Space Traitor Vol. 1 almost makes it seem like Ear Drums never happened, hearkening back to the mostly instrumental flourishes of his debut Ephemeral Exhibits but with a meaner edge. Opener "Robot Hands" does a demented skip before breaking out into the kind of stomach-churning melodies that Starkey has established himself on: where so many other American producers hijack the midrange frequencies for harsh wobbling basslines, Starkey uses the same spectrum to bolster his pop-calibre melodies.
For the rest of the tracks, Starkey notches up the drama—orchestra and all. "Playing with Fire" and "Holodeck" are a natural pair, taking flight with bombastic orchestral sections and woodwind flourishes. But it's "Paradise"—Starkey's second collaboration with vocalist Anneka after "Stars"—that is the EP's shining star. Seizing on the cinematic pomp and placing the orchestral samples in a lilting, balladic template, Starkey unwittingly constructs one of the most gut-punching and brutally emotional tunes of his career with only creeping strings and delicately tickled piano. Anneka's vocal is lovely, vacillating between sweet siren and arch regality just as Starkey's rather complex melody shifts from lilt to graceful ascent.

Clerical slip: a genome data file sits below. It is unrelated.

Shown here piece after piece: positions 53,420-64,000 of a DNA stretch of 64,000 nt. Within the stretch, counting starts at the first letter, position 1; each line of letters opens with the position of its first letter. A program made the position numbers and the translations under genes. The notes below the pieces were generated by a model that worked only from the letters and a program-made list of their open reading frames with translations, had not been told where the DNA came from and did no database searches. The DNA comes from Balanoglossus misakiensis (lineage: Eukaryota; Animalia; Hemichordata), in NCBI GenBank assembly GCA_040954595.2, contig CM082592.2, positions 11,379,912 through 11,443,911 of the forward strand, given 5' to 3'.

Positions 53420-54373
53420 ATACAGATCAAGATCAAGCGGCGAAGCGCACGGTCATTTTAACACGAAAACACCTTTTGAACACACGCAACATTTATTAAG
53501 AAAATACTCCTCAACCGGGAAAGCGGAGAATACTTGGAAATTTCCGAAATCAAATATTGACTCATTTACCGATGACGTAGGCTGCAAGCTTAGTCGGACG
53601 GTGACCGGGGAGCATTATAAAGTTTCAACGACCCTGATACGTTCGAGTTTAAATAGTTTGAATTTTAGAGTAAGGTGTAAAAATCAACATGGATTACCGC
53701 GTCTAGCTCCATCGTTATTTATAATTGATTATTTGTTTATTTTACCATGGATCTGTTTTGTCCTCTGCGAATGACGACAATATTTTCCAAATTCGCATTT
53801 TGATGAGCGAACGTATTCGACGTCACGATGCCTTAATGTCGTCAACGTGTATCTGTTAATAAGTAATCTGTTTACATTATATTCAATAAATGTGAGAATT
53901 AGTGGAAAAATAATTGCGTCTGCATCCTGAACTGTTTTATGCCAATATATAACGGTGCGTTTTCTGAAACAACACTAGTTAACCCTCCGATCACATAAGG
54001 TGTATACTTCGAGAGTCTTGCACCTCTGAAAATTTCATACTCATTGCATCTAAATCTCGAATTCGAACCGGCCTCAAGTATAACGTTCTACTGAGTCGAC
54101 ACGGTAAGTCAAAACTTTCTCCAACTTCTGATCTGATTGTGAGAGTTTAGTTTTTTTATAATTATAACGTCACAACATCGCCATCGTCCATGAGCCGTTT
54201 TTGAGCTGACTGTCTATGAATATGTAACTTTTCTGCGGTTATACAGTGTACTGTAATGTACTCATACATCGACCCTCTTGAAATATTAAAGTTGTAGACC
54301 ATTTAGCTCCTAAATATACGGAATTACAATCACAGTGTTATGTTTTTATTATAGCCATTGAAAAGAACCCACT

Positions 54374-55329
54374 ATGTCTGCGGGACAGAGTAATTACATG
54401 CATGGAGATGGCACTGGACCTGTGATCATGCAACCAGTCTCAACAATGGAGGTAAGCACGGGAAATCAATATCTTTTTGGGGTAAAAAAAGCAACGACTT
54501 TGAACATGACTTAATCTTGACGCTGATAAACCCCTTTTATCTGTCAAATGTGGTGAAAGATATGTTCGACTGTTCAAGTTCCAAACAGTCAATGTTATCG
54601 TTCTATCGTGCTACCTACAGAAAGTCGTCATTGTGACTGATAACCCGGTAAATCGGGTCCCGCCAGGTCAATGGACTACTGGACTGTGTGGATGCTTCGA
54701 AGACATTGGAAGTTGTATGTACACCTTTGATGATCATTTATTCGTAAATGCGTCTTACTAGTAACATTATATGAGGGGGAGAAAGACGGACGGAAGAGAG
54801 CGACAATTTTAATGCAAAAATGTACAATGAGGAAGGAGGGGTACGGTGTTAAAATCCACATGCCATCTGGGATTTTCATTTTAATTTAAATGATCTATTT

The EP's digital package is rounded off by six remixes, most of which are superfluous—perhaps needless to say, a masterful pop number like "Paradise" need not be remixed—though there's something to be said for Egyptrixx's typically dive-bombing remix of "Robot Hands" and Ital Tek's earthy rework of "Playing with Fire." But the EP's five original tracks reaffirm Starkey as one of the most lovably idiosyncratic producers to emerge out of the nebulous dubstep field, one with uncommon and uncanny melodic prowess.